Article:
Psychological First Aid (PFA)
PFA is “a humane, supportive response to a fellow human being who is suffering and who may need support. PFA involves the following themes: • providing practical care and support, which does not intrude; • assessing needs and concerns; • helping people to address basic needs (for example, food and water, information); • listening to people, but not pressuring them to talk; • comforting people and helping them to feel calm; • helping people connect to information, services and social supports; • protecting people from further harm.” (Psychological First Aid, WHO et al., p. 3; PFA Pocket Guide below is from the same source)
1. Psychological and Mental Health First Aid for All (2016). World Federation for Mental Health. This 64-page resource packet was just released in advance of the 25th World Mental Health Day (10 October—click HERE for a list of the 25 themes since 1992). “Our aim is that every member of the general public can: • Learn how to provide basic psychological and mental health first aid so that they can provide support to distressed individuals in the same way as they do in physical health crises • Address the stigma associated with mental ill-health so that dignity is promoted and respected • Empower people to take action to promote mental health • Spread understanding of the equal importance of mental and physical health and their integration in care and treatment • …[Work] with individuals and institutions to develop best practice in psychological and mental health first aid • …[Provide] culturally sensitive learning materials to increase the skills of the general public in administering psychological and mental health first aid.” (Introduction, p. 4).
--See the newly updated Integrating Gender–Based Violence Guidelines into Humanitarian Action: Reducing Risk, Promoting Resilience, and Aiding Recovery (2015), Inter-Agency Standing Committee. “Gender-based violence is among the greatest protection challenges individuals, families and communities face during humanitarian emergencies. Accounts of horrific sexual violence in conflict situations—especially against women and girls—have captured public attention in recent years. These violations and less recognized forms of gender-based violence—intimate partner violence, child marriage and female genital mutilation—are also being committed with disturbing frequency. Natural disasters and other emergencies exacerbate the violence and diminish means of protection. And gender-based violence not only violates and traumatizes its survivors, it also undermines the resilience of their societies, making it harder to recover and rebuild….These Guidelines provide practical guidance and effective tools for humanitarians and communities to coordinate, plan, implement, monitor and evaluate essential actions for the prevention and mitigation of gender-based violence, throughout all stages of humanitarian response—from preparedness to recovery. (Foreword, p. iii)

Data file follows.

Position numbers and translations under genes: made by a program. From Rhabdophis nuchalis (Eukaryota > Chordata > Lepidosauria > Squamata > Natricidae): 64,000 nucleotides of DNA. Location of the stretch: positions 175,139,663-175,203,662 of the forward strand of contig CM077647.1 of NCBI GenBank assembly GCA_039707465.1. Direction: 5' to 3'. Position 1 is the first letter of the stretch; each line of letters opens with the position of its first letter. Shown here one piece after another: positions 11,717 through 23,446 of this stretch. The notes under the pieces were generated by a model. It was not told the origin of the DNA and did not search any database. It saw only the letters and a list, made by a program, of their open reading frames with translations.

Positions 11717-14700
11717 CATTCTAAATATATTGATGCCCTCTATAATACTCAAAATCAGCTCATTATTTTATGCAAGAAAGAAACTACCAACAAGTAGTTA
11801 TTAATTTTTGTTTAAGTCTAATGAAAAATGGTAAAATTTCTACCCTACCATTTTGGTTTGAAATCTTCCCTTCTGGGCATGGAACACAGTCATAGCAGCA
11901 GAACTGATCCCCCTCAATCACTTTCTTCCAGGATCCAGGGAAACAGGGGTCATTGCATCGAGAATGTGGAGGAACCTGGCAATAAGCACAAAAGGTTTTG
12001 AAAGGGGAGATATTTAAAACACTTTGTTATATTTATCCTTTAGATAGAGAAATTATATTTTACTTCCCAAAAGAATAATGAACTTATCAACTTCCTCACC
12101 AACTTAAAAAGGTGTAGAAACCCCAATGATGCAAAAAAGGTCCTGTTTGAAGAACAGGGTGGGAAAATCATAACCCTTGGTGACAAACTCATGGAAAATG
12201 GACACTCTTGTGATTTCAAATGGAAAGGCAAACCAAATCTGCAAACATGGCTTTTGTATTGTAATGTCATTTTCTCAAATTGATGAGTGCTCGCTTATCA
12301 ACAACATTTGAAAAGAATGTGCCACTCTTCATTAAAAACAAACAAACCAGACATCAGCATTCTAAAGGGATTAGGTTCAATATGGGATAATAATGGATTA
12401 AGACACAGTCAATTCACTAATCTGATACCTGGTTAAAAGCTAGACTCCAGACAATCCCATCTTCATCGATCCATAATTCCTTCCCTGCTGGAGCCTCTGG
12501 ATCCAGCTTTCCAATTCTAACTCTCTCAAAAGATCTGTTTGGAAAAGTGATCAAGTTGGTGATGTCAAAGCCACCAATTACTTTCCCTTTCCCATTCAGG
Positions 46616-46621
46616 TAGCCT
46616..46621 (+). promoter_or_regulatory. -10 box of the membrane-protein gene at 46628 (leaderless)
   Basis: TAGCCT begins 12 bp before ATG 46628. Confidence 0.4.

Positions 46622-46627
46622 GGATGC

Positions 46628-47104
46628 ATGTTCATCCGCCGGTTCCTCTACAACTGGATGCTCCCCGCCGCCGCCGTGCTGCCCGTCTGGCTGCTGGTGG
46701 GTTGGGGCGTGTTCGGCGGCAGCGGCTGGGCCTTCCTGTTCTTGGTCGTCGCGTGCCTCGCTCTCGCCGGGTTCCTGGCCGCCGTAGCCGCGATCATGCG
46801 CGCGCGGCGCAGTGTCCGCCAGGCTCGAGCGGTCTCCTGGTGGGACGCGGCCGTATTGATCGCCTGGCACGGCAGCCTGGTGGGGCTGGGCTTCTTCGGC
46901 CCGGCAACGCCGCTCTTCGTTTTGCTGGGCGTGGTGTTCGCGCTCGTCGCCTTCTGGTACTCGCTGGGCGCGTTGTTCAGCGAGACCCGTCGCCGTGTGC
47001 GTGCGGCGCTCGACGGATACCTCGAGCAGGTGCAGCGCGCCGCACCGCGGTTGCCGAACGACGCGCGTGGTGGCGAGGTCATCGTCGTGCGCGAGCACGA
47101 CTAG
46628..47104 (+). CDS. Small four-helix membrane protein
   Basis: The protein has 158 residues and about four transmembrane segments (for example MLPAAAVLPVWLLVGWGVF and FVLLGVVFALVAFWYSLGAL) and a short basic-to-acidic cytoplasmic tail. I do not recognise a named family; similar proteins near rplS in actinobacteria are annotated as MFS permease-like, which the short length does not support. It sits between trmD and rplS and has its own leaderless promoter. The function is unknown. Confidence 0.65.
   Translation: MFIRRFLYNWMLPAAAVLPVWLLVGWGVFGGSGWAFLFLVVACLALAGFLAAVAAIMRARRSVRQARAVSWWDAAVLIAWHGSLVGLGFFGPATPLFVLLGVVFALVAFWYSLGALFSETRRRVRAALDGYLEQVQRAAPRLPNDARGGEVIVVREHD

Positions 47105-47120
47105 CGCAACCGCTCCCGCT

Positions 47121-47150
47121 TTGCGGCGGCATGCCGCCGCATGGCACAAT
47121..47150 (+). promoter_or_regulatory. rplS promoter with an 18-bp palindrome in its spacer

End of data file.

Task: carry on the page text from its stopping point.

Note: The Health section includes mental health and psychosocial support approaches (MHPSS) including psychological first aid (p.150). We are also not in agreement with a few of the perspectives in these Guidelines regarding reproductive health/rights.
2. Psychological First Aid: Guide for Field Workers (2011, in 19 languages). World Health Organization, World Vision, War Trauma Foundation. This is one of the most widely used PFA guides. The language is simple with simple illustrations and overall it is very well organized. “This guide covers psychological first aid which involves humane, supportive and practical help to fellow human beings suffering serious crisis events. It is written for people in a position to help others who have experienced an extremely distressing event. It gives a framework for supporting people in ways that respect their dignity, culture and abilities. Despite its name, psychological first aid covers both social and psychological support.” (Foreword, p. ii)
--See Psychological First Aid: Facilitator’s Manual for Orienting Field Workers (2013). World Health Organization, World Vision, War Trauma Foundation. “This manual is designed to orient helpers to offer psychological first aid (PFA) to people following a serious crisis event…[It] is to be used together with the Psychological first aid: Guide for field workers...” (p.2)
--See the Database on Mental Health and Psychosocial Support-Related Courses (accessed from MHPSS Network website).
Doing Member Care Well
"Ah, woe is me! For the Lord has added sorrow to my pain;
I am weary with my groaning and have found no rest.”
(Jeremiah 45:3, NASB)
Life does not always work according to our best practice models. Likewise our best efforts for providing a flow of care, including psychological first aid and crisis support, can only go so far. We must remember that God is sovereign over any member care model or approach. His purposes in history often take precedent over our own personal desires for stability and order in our lives (Jeremiah 45:1-5). And this is frequently the case of mission/aid workers, where hardship, disappointment, and unexpected events have historically been part of the job description.
Irrespective of the struggles and strains of life—and of mission/aid life in particular—we know that there is still much joy in Jesus! Joy and pain are not mutually exclusive. Joy is refined by, and often flows from, life’s challenges and pains.
Member care is important not because mission/aid workers necessarily have more or unique stress, but rather because they are strategic. They are key sources of blessing for the unreached. Member care is also important because it embodies the Biblical commands to love one another. Such love is a cornerstone for mission/aid strategy. In so doing people will know that we are His serious followers.
Adapted from Going Global: A Member Care Model for Best Practice, in Doing Member Care Well: Perspectives and Practices from Around the World (2002).